It was at this epoch that Mr. T.D. Rice made his debut in a dramatic sketch entitled “Jim Crow,” and from that moment everybody was “doing just so,” and continued “doing just so” for months, and even years afterward. Never was there such an excitement in the musical or dramatic world; nothing was talked of, nothing written of, and nothing dream of, but “Jim Crow.” The most sober citizens began to “wheel about, and turn about, and jump Jim Crow.” It seemed as though the entire population had been bitten by the tarantula; in the parlor, in the kitche, in the shop and in the street, Jim Crow monopolized public attention. It must have been a species of insanity, though of a gentle and pleasing kind…
– New York Tribune (1855)
Despite their billings as images of reality, these Negroes of fiction are counterfeits. They are projected aspects of an internal symbolic process through which, like a primitive tribesman dancing himself into the group frenzy necessary for battle, the white American prepares himself emotionally to perform a social role.
– Ralph Ellison
The race question is subsidiary to the class question in politics, and to think of imperialism in terms of race is disastrous. But to neglect the racial factor as merely incidental is an error only less grave than to make it fundamental.
– C.L.R. James
After a decade of first being made aware of it and after having procrastinated in buying it, I finally got around to purchasing a copy of Eric Lott’s Love and Theft: Blackface Minstrelsy and the American Working Class last week after a discussion within an earlier blog post about cultural borrowings and appropriations. Love and Theft will not be a book that I will rush to finish within a day; despite its relatively short 314 pages (nearly a third of which are endnotes, citations, and indices), this appears to be a weighty tome.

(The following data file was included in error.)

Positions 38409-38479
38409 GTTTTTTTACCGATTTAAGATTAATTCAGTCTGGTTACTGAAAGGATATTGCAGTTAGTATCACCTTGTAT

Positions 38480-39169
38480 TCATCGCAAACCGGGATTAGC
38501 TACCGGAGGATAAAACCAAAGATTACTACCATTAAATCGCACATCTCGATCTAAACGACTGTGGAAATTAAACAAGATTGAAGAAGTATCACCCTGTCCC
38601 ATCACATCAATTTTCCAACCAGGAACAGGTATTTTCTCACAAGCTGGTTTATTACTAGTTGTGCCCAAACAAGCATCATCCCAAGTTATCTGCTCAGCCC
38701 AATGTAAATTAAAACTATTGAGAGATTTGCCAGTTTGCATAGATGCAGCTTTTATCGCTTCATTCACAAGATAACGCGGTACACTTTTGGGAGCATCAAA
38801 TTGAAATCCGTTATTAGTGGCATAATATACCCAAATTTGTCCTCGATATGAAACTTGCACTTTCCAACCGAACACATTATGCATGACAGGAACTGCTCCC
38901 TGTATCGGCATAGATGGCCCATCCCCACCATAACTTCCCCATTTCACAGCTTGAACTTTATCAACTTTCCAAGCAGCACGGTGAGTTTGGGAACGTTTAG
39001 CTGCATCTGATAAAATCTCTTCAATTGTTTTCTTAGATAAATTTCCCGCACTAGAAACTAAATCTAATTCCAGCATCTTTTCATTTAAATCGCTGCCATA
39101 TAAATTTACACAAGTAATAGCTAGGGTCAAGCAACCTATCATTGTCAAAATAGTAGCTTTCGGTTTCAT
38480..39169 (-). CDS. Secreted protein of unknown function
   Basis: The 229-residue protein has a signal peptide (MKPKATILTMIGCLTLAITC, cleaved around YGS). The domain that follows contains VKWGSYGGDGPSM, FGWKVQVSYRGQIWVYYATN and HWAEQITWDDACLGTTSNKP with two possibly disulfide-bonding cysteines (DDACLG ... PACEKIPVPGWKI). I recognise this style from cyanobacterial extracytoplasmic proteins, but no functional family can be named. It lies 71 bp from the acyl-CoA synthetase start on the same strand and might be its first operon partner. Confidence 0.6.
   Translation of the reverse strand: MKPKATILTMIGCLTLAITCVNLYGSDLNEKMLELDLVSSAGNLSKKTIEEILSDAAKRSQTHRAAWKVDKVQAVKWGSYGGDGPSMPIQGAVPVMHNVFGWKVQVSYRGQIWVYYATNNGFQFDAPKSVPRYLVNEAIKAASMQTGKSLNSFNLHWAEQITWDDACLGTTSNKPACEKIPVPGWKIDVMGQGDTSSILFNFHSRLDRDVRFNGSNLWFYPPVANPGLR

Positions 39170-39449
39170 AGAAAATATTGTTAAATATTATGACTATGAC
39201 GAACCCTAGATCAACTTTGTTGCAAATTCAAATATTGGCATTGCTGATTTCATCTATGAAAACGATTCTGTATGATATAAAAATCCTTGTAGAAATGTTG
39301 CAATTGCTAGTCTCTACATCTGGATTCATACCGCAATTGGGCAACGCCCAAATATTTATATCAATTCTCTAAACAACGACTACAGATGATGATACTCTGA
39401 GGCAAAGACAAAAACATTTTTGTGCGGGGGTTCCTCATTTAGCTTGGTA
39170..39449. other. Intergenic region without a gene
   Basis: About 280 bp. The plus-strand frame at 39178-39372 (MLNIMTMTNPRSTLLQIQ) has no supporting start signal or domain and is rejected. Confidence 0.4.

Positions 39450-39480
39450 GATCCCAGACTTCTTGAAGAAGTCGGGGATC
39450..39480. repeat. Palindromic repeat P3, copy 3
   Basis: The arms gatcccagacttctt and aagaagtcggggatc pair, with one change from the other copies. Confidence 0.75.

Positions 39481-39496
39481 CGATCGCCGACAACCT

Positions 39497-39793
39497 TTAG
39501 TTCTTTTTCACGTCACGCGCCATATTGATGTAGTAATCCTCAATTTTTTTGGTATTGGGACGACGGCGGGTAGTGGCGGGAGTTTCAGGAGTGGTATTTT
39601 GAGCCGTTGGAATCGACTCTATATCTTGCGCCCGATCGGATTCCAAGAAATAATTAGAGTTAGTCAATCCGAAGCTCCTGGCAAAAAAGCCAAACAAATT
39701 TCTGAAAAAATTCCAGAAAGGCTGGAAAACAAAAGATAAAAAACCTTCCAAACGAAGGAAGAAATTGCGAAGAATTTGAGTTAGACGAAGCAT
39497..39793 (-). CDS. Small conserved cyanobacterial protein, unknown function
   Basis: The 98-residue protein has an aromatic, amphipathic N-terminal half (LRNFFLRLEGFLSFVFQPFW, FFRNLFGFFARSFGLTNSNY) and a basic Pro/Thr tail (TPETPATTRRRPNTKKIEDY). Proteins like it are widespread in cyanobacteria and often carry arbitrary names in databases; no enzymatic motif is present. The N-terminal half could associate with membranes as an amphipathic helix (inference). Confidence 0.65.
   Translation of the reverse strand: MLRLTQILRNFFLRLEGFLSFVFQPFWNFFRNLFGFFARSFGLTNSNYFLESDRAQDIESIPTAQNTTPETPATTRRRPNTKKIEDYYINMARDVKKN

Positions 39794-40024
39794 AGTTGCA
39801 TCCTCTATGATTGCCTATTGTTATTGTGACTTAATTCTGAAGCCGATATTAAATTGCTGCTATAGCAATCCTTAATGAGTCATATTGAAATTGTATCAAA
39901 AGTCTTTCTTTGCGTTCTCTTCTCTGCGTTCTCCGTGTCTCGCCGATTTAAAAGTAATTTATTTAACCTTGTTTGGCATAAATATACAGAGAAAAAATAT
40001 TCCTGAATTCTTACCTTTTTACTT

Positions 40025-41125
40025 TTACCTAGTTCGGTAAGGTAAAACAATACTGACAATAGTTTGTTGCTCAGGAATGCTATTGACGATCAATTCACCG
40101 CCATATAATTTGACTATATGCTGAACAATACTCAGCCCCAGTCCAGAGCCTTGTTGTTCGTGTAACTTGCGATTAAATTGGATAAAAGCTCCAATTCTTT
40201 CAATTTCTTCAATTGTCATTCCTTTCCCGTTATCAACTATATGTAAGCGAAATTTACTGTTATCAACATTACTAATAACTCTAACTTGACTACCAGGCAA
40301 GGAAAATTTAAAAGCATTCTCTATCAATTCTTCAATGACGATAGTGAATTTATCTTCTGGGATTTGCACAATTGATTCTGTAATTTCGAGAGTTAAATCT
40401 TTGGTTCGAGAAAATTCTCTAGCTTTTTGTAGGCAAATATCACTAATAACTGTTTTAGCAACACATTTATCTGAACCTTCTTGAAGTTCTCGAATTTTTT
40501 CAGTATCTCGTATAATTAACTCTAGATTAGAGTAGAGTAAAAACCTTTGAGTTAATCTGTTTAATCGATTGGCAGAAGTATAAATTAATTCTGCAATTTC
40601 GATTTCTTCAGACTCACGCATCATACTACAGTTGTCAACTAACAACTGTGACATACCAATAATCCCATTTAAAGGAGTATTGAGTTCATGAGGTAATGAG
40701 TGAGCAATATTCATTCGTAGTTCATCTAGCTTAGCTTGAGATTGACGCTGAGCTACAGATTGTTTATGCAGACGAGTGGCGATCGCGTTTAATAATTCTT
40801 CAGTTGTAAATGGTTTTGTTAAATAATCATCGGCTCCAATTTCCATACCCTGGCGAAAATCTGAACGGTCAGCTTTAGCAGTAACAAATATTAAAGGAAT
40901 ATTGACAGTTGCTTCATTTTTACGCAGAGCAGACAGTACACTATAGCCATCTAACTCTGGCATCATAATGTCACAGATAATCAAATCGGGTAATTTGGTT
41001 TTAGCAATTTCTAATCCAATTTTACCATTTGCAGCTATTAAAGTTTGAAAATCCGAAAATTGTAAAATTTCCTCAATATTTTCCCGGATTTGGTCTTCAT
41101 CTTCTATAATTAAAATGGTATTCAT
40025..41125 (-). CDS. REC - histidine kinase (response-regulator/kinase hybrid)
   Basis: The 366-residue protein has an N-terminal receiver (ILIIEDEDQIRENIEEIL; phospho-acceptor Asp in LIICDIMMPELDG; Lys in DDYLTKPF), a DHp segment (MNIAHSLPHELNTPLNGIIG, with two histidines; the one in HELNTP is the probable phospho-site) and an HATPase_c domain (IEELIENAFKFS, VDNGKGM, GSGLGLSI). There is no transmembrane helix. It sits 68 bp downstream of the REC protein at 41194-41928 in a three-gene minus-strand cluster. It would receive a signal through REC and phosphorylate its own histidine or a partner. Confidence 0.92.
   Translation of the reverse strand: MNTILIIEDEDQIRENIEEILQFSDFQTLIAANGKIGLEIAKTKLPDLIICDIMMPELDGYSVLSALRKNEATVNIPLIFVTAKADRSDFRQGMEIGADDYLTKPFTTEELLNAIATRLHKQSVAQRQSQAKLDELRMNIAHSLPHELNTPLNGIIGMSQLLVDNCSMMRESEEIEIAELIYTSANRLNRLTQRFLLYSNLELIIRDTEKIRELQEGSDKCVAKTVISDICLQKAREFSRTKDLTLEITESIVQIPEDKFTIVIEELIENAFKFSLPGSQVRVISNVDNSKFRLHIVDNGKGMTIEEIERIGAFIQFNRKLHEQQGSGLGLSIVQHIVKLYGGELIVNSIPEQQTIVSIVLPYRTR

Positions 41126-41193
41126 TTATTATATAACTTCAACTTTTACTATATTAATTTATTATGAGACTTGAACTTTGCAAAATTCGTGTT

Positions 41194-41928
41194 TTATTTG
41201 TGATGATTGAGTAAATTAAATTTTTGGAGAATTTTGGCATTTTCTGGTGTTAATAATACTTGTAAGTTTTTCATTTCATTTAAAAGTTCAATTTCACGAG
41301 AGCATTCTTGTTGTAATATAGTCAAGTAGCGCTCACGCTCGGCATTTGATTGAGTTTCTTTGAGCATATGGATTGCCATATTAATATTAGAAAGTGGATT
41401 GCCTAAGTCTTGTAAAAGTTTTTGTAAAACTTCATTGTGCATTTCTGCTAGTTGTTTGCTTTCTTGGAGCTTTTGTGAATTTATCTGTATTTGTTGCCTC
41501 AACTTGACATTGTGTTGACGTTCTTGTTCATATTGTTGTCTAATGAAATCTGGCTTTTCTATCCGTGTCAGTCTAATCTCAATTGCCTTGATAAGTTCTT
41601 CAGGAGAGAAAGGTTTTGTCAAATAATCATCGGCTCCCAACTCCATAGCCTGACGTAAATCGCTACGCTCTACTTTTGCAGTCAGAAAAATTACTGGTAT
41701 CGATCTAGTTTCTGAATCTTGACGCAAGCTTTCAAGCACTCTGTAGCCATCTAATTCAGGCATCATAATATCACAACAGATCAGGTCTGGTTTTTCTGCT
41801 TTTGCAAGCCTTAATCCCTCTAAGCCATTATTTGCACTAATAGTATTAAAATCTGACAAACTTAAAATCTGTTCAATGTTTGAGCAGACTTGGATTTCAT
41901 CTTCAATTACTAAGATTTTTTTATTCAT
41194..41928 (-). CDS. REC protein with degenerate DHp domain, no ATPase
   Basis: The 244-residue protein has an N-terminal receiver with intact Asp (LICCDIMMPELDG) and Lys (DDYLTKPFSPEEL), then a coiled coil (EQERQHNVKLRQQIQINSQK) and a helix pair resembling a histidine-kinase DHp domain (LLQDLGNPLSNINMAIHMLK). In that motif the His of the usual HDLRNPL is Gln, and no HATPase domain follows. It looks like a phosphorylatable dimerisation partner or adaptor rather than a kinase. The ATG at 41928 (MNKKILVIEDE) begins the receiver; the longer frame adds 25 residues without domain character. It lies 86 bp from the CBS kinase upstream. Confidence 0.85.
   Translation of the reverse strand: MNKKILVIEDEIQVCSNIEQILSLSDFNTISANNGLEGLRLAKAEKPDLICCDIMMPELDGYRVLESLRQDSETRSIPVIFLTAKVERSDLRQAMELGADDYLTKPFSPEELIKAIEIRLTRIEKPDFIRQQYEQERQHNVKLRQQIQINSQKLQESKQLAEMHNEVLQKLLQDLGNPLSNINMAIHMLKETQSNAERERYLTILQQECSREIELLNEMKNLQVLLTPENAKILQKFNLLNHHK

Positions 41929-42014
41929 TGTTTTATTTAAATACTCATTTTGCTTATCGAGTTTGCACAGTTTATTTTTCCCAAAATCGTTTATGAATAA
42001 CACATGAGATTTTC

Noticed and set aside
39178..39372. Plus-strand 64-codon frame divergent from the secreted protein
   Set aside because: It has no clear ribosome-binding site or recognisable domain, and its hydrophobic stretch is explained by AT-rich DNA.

Here are some questions/guesses that I have based on having just finished the Introduction (if I am in the mood, I may write a review essay on it similar to what I had to write nearly two decades when I was a cultural history major):
Approach: Will it be more like the microhistories of Ginzburg or Ladurie?
Will it be a structuralist examination of mentalités or will there be some exploration of power relations similar to what Foucault was evolving toward?
“The minstrel show was less the incarnation of an age-old racism than an emergent social semantic figure highly responsive to the emotional demands and troubled fantasies of its audiences.” (p. 6) – How will this be explored in the main body of the book?
Binary narratives – how will Lott debunk them, as he seems to indicate that he will?
How does the late antebellum (1846-1854) backdrop for “Jim Crow” and other such nascent minstrel shows influence not just the medium of communication but the narrative itself?
Does the concept of “American Studies” co-exist in this historical era with regionalism? Can there be said to exist then an “American” concept of minstrel shows as opposed to a series of regional conceptualizations?
In which ways did antebellum African American cultures influence white perspectives and in which ways could these shows be seen as a (distorted) reflection of cultural assimilation?
It will be interesting to see how (or if) Love and Theft addresses these questions (and others) raised within its introduction. I am very curious about this work, as I want to see what methodological and epistemological approaches Lott takes and how well he executes his theories regarding the complex narrative of “love and theft” that surrounds not just the antebellum minstrel shows, but the generations of black-white cultural relations that followed. Should make for an entertaining read, although I suspect most who read this blog wouldn’t quite use the adjective “entertaining” to describe an academic history…